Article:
The State then called the complaining witness, complainant testified that in the early morning hours of July 29, 1999, she was walking along Kapi'olani Boulevard when she accepted an offer of a ride to the airport from an individual with whom she was not acquainted who was driving a red car. The witness made an in-court identification of Loher as the driver.

         The complaining witness related that after the driver got on the freeway, she fell asleep. When she woke up, the car was parked. The driver then demanded oral sex. As she tried to exit the vehicle, the complaining witness described that the driver ripped her shirt and scratched her back in an attempt to keep her inside of the car. She then ran out of the car to a nearby pay phone, which she used to call police. The complainant identified pictures presented by the State of the alleged crime scene and Loher's vehicle.

         Following the lunch recess, the defense began its cross-examination of the complaining witness. The complainant confirmed that earlier in the evening and prior to the incident, she fought with her boyfriend because he got into a car with three other girls, and she did not want to see him with the other girls. The complaining witness clarified that she was walking because she wanted to go to the airport; she believed that if she could get to the airport, she could obtain free airline tickets from her boyfriend's uncle who worked for an airline. Following this testimony, at 1:39 p.m., HPD Detective Earl Takahashi was called by the State and testified that the complaining witness identified Loher as the driver in a photographic lineup.

         After the conclusion of Detective Takahashi's testimony, the State rested its case at approximately 2:15 p.m. The court recessed, and at 2:27 p.m., the court reconvened outside the presence of the jury. Loher's counsel requested a continuance until the next trial day on Thursday morning because he "had no idea that [the State] would finish [its case] this early, " given that the State had "quite a number of people on the witness list." Counsel stated that he told the defense witnesses to prepare to testify on Thursday; he related that he tried to "make a couple calls" to secure the presence of defense witnesses that day, but they were not available. Defense counsel apologized but stated that "it's too quick for us to have to present witnesses under the circumstances."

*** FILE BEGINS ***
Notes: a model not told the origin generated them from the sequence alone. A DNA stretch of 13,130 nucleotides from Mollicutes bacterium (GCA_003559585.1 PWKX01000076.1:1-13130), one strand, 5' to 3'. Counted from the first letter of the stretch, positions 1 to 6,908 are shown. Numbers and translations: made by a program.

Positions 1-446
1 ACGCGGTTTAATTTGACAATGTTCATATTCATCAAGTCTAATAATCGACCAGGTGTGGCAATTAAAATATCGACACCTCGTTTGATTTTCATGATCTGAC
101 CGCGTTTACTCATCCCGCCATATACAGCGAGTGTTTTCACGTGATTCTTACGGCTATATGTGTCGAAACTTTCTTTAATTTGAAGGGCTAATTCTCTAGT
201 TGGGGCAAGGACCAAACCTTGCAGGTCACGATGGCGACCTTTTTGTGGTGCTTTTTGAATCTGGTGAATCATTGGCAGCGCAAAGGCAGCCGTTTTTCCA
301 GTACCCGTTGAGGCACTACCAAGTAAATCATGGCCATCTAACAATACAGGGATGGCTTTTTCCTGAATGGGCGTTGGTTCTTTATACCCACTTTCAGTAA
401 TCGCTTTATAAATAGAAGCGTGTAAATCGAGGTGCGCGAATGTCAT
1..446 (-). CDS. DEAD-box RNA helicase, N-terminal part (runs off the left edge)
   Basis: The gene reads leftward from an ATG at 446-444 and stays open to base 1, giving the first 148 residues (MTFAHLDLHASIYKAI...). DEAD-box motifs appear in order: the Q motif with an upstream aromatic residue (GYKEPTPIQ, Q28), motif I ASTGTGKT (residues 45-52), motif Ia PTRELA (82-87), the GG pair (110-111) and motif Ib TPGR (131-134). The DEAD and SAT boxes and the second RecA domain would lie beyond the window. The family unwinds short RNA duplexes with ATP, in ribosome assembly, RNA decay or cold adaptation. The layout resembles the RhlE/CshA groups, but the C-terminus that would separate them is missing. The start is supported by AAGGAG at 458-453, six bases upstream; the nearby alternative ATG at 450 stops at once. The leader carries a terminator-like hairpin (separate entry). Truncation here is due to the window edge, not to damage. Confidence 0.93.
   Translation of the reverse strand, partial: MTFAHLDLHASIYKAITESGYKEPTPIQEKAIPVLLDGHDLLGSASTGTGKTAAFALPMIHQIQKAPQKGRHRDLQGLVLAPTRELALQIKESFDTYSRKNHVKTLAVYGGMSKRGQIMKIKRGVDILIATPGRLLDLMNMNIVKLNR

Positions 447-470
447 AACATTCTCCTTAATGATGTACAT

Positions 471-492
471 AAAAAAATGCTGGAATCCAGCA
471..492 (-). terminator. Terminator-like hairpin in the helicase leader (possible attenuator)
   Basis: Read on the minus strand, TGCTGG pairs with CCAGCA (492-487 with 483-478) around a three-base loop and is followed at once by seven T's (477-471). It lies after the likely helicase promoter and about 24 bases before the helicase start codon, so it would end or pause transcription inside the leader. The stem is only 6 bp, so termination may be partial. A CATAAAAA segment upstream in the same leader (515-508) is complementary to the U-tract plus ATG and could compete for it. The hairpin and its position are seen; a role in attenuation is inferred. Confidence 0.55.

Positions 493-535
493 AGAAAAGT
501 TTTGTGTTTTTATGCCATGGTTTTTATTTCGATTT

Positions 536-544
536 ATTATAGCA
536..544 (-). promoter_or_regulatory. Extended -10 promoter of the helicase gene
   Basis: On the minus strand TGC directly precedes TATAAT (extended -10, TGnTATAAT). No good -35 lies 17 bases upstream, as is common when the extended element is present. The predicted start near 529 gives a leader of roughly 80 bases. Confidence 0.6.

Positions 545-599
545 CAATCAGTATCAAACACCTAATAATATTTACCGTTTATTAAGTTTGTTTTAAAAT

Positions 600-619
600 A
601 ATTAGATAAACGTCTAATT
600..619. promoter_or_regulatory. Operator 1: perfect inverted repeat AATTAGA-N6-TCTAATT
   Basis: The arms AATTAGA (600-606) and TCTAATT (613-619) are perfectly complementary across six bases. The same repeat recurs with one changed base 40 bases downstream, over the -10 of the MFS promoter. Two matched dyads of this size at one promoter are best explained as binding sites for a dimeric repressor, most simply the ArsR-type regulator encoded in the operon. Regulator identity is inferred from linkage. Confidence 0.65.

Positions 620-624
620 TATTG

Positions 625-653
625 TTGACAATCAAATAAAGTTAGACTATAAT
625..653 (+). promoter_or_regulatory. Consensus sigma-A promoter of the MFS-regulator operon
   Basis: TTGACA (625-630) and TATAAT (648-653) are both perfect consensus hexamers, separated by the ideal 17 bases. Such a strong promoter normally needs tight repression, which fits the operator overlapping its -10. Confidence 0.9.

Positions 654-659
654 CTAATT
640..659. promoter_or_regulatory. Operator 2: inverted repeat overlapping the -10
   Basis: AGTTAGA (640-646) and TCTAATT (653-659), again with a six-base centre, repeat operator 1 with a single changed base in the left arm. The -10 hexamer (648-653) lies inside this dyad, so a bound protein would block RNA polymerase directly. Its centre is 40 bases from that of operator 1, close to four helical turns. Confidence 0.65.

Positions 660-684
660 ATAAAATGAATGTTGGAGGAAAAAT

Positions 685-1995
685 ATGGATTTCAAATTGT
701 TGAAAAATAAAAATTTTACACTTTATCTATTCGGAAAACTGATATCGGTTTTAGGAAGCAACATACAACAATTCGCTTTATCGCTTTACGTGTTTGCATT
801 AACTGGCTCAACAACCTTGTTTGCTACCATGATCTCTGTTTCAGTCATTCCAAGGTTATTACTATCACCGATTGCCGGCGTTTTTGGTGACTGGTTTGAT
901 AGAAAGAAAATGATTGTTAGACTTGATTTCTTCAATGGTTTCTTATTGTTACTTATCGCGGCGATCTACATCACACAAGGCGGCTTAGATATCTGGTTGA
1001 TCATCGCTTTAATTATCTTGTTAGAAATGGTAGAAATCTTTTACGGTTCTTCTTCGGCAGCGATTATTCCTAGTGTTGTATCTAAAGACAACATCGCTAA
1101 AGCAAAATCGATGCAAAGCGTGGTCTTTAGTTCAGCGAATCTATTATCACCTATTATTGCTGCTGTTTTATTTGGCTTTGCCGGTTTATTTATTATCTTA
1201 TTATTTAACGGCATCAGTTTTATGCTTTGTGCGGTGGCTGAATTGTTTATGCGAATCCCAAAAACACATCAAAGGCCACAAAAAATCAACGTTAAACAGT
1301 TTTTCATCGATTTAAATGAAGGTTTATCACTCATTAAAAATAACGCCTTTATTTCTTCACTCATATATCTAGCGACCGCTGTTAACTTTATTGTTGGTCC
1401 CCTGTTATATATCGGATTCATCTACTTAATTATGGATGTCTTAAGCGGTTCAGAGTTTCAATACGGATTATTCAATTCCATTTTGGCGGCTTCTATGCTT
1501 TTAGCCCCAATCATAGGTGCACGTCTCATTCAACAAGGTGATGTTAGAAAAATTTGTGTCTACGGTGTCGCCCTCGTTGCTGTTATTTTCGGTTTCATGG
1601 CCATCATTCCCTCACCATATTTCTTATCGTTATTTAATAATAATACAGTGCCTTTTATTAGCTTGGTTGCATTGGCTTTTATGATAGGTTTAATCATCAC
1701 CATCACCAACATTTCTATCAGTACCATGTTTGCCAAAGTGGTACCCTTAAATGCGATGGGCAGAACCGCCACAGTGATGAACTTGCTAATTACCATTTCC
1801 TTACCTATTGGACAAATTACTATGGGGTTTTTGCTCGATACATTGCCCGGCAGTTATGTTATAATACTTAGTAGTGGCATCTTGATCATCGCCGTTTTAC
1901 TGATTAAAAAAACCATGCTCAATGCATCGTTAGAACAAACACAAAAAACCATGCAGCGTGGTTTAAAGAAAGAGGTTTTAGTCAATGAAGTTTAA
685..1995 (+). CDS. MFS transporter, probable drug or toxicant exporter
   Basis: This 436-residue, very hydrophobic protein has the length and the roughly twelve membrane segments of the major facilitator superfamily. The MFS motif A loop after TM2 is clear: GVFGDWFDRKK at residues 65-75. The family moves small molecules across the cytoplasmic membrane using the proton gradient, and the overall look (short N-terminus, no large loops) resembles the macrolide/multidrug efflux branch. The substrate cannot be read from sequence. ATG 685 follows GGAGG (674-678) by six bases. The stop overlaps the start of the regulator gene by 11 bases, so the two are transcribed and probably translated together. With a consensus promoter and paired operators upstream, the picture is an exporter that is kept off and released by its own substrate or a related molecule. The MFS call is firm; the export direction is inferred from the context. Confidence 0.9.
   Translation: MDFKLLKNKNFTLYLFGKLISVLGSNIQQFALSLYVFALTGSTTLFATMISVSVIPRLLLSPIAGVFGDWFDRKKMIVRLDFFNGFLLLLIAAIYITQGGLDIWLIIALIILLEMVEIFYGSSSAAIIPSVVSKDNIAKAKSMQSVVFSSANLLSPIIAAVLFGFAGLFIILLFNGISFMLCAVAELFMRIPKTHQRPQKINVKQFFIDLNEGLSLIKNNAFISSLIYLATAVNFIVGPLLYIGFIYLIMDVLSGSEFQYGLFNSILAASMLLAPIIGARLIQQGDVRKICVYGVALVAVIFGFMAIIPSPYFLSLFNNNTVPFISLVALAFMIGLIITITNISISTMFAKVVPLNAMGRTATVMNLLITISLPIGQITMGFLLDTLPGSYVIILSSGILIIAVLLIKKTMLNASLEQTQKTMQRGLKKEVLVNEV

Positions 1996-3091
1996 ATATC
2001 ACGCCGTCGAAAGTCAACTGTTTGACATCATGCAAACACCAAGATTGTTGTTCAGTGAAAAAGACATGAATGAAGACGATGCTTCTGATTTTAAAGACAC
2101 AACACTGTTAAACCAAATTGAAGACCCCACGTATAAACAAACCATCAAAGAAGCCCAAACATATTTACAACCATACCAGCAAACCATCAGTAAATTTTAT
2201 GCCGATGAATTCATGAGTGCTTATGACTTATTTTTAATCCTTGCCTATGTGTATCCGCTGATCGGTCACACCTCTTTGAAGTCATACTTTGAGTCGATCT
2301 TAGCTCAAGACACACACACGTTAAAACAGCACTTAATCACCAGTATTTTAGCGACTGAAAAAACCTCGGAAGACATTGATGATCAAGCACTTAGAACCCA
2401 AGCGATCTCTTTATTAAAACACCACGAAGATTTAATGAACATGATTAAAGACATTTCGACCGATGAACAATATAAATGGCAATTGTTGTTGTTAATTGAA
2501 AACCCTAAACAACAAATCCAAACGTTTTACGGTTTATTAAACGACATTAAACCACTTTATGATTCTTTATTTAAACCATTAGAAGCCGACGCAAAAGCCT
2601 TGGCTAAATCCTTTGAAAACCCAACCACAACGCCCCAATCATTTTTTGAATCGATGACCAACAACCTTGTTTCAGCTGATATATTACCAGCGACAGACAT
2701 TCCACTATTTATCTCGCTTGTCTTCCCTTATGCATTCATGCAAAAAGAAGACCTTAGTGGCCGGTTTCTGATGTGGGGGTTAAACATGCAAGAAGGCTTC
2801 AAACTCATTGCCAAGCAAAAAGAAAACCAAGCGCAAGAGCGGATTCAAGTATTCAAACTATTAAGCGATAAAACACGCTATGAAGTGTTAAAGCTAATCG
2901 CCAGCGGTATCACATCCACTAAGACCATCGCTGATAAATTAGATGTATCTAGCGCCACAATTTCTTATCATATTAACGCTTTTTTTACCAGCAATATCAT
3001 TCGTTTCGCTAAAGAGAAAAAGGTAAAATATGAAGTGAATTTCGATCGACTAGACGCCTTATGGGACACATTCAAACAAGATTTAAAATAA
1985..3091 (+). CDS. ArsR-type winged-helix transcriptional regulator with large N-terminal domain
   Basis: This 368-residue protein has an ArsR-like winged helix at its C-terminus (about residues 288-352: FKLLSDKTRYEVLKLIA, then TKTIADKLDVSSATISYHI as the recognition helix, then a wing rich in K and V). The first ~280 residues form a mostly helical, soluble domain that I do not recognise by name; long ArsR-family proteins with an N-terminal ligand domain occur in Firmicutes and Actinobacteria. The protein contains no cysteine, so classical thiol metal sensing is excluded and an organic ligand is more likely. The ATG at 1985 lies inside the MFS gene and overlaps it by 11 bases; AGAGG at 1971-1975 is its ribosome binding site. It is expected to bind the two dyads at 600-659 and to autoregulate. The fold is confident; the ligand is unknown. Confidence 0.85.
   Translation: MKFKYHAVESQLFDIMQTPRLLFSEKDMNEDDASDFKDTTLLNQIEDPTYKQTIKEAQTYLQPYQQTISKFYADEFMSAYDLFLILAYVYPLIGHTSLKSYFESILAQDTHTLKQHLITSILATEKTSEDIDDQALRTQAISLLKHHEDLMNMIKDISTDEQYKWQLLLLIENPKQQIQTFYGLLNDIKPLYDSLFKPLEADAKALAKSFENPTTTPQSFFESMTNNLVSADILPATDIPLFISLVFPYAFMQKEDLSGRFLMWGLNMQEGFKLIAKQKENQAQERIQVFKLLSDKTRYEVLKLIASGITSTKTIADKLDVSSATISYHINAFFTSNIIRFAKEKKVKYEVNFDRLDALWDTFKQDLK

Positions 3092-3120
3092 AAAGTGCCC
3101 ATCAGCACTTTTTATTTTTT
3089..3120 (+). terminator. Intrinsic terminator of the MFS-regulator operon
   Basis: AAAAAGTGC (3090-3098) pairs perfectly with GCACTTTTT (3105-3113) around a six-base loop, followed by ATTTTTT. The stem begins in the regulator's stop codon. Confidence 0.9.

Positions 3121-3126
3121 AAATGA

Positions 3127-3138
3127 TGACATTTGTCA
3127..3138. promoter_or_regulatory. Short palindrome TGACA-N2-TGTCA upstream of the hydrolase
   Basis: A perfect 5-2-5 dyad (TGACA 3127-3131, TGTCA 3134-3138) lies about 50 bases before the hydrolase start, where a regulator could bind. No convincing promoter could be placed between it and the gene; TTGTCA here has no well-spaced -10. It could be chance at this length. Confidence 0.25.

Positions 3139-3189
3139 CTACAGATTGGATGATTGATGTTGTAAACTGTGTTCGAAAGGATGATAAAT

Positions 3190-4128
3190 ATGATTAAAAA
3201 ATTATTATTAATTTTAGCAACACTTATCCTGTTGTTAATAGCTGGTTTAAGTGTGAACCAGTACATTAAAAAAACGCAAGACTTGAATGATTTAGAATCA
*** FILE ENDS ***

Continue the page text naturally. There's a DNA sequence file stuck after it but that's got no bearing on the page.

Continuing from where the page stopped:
The circuit court denied the continuance request, citing Hawaii Rules of Evidence (HRE) Rule 611 (1993) and noting that there was more than enough time left in the day to proceed with trial.[2] The court stated that it would "allow the defense to call Mr. Loher to testify" at that time. Defense counsel objected, noting that Loher had a right not to testify and that depending on the testimony of the other witnesses, Loher may choose not to take the stand. Counsel further argued that the court was essentially forcing Loher to testify.

[Defense counsel]: . . . the Court is actually forcing [Loher] to take the stand because now we have nobody to call, and you're saying, Well, we can call Mr. Loher, but as a strategic manner in planning for our case, he was going to be the last witness I call, and depending how it went with the other witnesses, we may not need to call him because we can get everything that we need through the other witnesses.
So, in fact, now that we're being forced to call him as first witness in a sense is prejudicial to Mr. Loher because he's being forced to testify when he, in essence, we had not decided fully whether or not he would testify for sure.

         The court stated that it found defense counsel's argument unpersuasive because it was counsel's responsibility to prepare for trial.

The Court: The Court does not find the argument persuasive. The Court believes that it was the responsibility or is the responsibility of counsel to determine when witnesses would be available.
Defense counsel was free to discuss with the State the witnesses called and when they would anticipate finishing their case.
Defense counsel has hopefully prepared for this case, so should be aware at the present time what the witnesses that he intends to call will testify. And having prepared and having a knowledge as to what they will say, since they are the defense witnesses, then they should be in the position to know whether the defendant should testify.